We ride for about an hour and Bill gives us some great informative explanations about the wildlife, trees and cattle along the way. The kids just love it. Despite their initial nerves they’re both grinning and as I know Ali was a bit worried it’s fantastic to see him getting more confident. With a bit of encouragement he is so pleased to be able to make his horse AJ do what he wants. My horse Jasper is a dream to ride, very lively and fresh but really responsive and despite not having ridden for years I feel really confident and just love it. Maisie is riding Starlight and Simon is on Canada.
We make our way back and after sorting the horses out head to the barn for lunch. Bill has made some potato and celery soup and we have cold chicken, ham, boiled eggs and salad to go with it. So good. We were all completely freezing at this point and mugs of steaming coffee washed it all down and warmed us through.

Bill then announces we have to move Nobbsy the bull back to the pastures. Apparently he is a fantastic bull who loves his job so much he forgets to eat in between servicing the cows and therefore has been penned in for the past 3 weeks to give him a rest and feed him up! Getting Nobbsy up the ramp and into the truck is no mean feat and I was scared just watching Bill. The bull was massive and although not enraged, just pissed off enough to show Bill who’s the boss. Watching him snorting, pawing the ground and rolling his eyes whilst crashing around his pen was a scary and exciting experience. Eventually though he was in.

We set off along the road to the pasture. Four year old Theo sat on Bills lap and helped to drive. The kids loved it, racing along in a big van with Chloe and Theo whooping along as we sped up and down the hills. When we arrived Bill let Nobbsy out and once he was at a safe distance we all jumped down and listened as Bill explained more about the day to day running of a ranch this size.

Back at the house and Bills mates Chris and Dan have arrived. Another couple of cowboys, they stride in and explain how they took the back roads here to avoid detection by the local police. Having been involved in a collision with a roo they have a light missing on the car which needs replacing! Bill explains that Polocross is a very popular sport in these parts and they will give us a demonstration if we want.

They saddle up 3 horses and after a quick explanation they’re off. A cross between polo, lacrosse and rugby it’s a dangerous and thrilling looking game and we watch from the edge of the field.

We get back to the barn and have some homemade biscuits and hot chocolate. The kids feed Poppy, a hand reared baby kangaroo who has just been weaned from the bottle. It’s magical watching them and after a quick chat we decide we definitely want to stay here longer than our planned day and night.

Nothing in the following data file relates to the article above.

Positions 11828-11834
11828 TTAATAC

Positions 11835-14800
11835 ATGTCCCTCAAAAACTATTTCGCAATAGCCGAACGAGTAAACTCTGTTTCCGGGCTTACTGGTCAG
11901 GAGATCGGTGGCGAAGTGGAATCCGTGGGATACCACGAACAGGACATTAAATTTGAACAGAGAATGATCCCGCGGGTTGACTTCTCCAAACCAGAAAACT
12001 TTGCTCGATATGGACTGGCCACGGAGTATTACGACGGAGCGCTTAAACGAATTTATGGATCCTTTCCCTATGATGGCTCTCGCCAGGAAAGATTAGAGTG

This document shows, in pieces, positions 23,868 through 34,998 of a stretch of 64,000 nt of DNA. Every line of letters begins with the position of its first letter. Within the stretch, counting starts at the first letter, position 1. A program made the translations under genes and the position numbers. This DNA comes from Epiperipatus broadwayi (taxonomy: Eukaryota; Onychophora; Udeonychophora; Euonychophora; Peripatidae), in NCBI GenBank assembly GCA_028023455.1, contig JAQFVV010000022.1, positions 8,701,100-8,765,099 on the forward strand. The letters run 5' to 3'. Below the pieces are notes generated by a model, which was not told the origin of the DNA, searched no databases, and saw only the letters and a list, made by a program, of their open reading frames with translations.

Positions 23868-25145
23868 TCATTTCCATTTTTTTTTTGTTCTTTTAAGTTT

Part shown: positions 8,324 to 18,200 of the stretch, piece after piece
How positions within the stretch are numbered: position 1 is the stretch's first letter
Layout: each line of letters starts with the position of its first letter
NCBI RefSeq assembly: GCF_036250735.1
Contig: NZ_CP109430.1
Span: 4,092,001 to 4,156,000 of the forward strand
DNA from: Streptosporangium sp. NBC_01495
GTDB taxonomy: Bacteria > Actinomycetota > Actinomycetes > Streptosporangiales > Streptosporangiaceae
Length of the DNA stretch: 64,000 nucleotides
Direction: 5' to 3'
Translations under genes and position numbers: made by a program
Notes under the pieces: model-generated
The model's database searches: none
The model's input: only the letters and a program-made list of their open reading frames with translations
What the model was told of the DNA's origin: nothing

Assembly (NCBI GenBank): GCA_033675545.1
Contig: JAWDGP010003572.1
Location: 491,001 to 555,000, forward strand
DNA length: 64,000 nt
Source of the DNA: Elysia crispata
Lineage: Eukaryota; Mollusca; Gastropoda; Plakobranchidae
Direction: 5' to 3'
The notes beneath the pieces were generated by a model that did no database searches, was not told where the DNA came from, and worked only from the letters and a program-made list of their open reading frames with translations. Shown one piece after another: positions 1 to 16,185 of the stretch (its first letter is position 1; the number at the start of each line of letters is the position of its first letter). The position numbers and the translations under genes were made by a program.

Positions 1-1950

Our dinner of roast beef cooked in a huge cast iron pot over the open fire is fantastic and we sit around the fire later listening to Don Williams. I tell Bill I know the words to the songs despite not hearing them for 25 years. He tells me he has been listening to the songs every night for the past 25 years and still doesn’t know them!

Being here is an amazing adventure and all my romantic ideas of cattle station life are coming true, sat here listening to the men chatting about cows and rodeos and drinking Bundaberg Rum. Off to bed now it’s a long cold walk in the dark to the guesthouse. Bill tells us first job of the day tomorrow is milking the cows! Yeee ha!

Botanic Gardens and Zoo

We woke up at 8am when the fella from the Glassford Farmstay called us. We decided last night that we definitely want to do this as it sounds really good fun. We arrange that we will catch the bus from Rockhampton to Miriam Vale tomorrow morning at 6.45am and he will collect us from the bus terminal at 8.55 when we arrive.

That sorted we get up quickly, we have to move out of here as unfortunately they don’t have room for us tonight but they have given us the name of another place across the bridge and overlooking the river. We have some fruit and yogurt for breakfast and load up in the van for our lift to Rockhampton Heritage Hotel. It’s costing us 80 dollars (33 quid) for a shared room with 4 bunk beds and no toilet or shower but when we arrive I’m not too bothered despite our rapidly diminishing funds. It’s very atmospheric here, from the outside very pretty with wooden trellising all around the high veranda and a kitsch 1970 look to downstairs. Upstairs though is cool, old fashioned saloon style, I feel like a cowgirl walking around this place.